WASHINGTON -- Republican frustration over the election defeat of Superintendent of Public Instruction Tony Bennett boiled over into the public this week with Gov. Mitch Daniels claiming at an education reform conference here that teachers used illegal and improper methods to oust Bennett.
"If you're a fan of anything-goes politics, it was a creative use of illegal -- but still creative use -- of public resources," Daniels said Wednesday at a Washington, D.C., meeting of the Foundation for Excellence in Education, a group led by former Florida Gov. Jeb Bush. "We got emails sent out on school time by people who were supposed to be teaching someone at the time, all about Tony Bennett. We have parents who went to back to school night to find out how little Jebbie is doing and instead they got a diatribe about the upcoming election."
If you're scoring at home, and I hope you are, that's one-time Indiana Governor Mitch Daniels, still on company time [as he has been for the last four years, during which he 1) spent two and one-half years running for the money to not run for President, then 2) spent the next year ducking a subpoena in the IBM/FSSA billion-dollar boondoggle, on the grounds that as Governor he was Constitutionally protected from having to tell the truth, before 3) lining up employment as President of Purdue, after a rigorous selection process conducted by people he appointed], complaining that public school teachers illegally defeated his henchman Bennett. From six-hundred miles away. Before picking up his award (though it's dollars to doughnuts his fee cleared a couple weeks ago).
We're sure, though, that he's got solid evidence of this illegality, right?
Asked if the governor has proof of the illegal activities, spokesman Jake Oakman said the incidents "were rather well known during the campaign" but offered no specifics.
Oakman said the Indiana Republican Party "received a number of complaints from parents about the personal attacks on Dr. Bennett during the election."
He referred to the state party the question of whether any action was taken to investigate the claims.
In other words, No.
Indiana GOP spokesman Pete Seat said the party received copies of emails about the election that were sent by teachers from school accounts. Seat said the party did not take action because those who provided the emails simply wanted the GOP to be aware of them.
Asked if the emails were a violation of state law, Seat said they were "certainly inappropriate."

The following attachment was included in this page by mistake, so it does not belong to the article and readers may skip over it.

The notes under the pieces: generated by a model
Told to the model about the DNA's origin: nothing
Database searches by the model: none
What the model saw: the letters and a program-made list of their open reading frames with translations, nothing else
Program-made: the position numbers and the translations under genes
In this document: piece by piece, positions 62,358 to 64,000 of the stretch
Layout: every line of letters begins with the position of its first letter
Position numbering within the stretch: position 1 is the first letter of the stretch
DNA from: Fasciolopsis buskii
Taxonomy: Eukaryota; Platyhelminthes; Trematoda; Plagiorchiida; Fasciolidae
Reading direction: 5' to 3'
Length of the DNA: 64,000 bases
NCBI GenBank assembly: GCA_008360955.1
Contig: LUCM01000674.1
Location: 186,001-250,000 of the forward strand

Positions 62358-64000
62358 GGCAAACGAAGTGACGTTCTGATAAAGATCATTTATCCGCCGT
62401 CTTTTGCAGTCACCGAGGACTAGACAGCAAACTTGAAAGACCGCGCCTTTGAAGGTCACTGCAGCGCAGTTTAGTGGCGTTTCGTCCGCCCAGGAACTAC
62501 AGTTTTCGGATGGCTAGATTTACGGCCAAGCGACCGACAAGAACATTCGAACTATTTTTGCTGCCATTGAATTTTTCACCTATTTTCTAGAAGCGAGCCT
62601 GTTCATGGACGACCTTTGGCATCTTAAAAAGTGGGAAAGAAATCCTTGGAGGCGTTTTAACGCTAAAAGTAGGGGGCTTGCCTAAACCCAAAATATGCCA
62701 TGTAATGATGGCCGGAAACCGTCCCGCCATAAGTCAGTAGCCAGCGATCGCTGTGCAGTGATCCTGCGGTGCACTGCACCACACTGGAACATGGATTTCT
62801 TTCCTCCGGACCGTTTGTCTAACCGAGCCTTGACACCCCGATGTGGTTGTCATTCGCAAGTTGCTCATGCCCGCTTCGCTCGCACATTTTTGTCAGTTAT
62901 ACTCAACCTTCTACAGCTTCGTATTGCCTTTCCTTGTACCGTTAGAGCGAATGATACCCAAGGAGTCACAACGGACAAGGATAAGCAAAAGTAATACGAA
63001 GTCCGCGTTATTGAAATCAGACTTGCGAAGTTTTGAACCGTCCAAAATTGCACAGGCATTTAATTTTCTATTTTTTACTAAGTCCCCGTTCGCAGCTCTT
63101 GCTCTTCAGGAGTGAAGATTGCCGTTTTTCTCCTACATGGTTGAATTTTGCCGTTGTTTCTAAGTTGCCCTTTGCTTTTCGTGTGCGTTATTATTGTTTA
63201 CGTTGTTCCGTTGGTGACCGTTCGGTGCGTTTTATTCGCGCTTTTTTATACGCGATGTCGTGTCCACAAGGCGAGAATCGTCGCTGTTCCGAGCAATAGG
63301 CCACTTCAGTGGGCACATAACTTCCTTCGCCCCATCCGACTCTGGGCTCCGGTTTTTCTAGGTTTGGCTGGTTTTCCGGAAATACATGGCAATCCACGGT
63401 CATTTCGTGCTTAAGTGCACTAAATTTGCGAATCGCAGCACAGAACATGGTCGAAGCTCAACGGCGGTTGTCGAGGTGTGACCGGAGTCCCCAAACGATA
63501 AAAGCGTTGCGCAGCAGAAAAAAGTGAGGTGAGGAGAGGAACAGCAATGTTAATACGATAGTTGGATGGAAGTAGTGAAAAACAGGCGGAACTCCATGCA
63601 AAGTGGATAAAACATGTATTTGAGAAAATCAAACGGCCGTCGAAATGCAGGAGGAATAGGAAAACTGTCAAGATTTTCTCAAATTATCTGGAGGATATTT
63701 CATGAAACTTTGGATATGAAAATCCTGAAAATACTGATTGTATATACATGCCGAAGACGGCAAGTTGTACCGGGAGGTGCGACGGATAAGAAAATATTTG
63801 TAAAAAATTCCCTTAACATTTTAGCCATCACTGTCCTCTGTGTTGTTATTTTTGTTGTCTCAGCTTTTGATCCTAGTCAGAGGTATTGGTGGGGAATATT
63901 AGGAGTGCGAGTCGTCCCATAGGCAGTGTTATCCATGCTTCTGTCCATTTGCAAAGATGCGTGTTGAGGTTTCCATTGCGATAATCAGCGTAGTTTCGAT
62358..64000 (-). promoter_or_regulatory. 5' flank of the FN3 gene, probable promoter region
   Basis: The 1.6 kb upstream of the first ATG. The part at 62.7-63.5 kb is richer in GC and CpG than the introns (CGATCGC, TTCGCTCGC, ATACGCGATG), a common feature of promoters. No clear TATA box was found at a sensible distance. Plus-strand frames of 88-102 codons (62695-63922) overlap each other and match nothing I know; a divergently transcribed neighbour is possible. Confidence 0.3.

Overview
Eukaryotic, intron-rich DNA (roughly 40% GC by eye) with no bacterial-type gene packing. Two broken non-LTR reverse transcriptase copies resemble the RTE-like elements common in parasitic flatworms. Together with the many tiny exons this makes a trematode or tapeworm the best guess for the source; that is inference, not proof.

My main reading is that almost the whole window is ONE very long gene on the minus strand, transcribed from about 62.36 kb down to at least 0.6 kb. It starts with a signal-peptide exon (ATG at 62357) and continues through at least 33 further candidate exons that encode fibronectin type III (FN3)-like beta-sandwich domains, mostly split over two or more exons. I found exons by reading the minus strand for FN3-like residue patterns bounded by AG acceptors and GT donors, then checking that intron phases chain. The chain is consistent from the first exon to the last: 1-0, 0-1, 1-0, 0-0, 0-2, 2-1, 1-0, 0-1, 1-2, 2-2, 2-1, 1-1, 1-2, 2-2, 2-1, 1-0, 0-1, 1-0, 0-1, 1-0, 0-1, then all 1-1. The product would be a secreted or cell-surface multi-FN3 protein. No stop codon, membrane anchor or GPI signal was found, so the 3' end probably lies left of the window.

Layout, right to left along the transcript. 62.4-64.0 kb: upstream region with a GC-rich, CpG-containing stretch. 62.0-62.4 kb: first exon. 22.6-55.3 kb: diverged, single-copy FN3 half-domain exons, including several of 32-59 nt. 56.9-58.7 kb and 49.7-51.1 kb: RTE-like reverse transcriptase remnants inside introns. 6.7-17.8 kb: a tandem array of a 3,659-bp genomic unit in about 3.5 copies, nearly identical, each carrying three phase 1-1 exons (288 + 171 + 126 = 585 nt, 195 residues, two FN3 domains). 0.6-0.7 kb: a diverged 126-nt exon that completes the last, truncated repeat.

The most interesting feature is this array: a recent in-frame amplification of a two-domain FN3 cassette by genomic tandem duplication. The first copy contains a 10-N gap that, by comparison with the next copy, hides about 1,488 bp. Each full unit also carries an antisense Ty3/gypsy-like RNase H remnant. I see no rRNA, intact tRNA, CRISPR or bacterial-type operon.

Now, first, kudos to Maureen Groppe for climbing the chain of bullshit here, and to the smoldering crater where once stood Gene Pulliam's flagship paper for actually allowing it, (and other questions about Daniels' pet projects, now that he's safely away from needing votes). But the issue isn't whether these people have something to say in reply; it's that they don't have anything to say in reply. Daniels didn't say "certainly inappropriate", which wouldn't have been nearly petulant enough to earn him his trophy, though it's just as inaccurate. And this is the state, and the party, so concerned about voter fraud it was the first in the nation to chase its Voter ID law all the way to the Supreme Court. (We have, as a result, learned of three cases of vote fraud: Charlie White, Richard Lugar, and Richard Mourdock, although only the first can actually be called "criminal" by someone who observes the niceties.) Why aren't the State Police on the case?
Maybe because "using your professional email account to send email" isn't, um, illegal? Nor is "personally attacking" Tony Bennett a felony, unless you use a hatchet (if you use a gun it's a Second amendment exercise). If parents were unfairly harangued about Bennett at what they thought were school conferences, they should have complained to a) the teacher, b) the principal, and c) the superintendent. Or at least given the GOP permission to use their names.
This is Mitch Daniels, by the way, the man many puditologically-inclined Republicans thought should get another crack at the Federal budget. When he controlled the sluice gates he was quickly surrounded by people who managed to keep his natural, Randian inclination to slime everyone and everything that begged to slightly differ with him. Not that he's reduced to the D list he's back home in the bicorne. His opponents are "dinosaurs", opponents of a progress so clear it never has to prove itself, or provide any evidence. Just like th' Guv'ner hisself.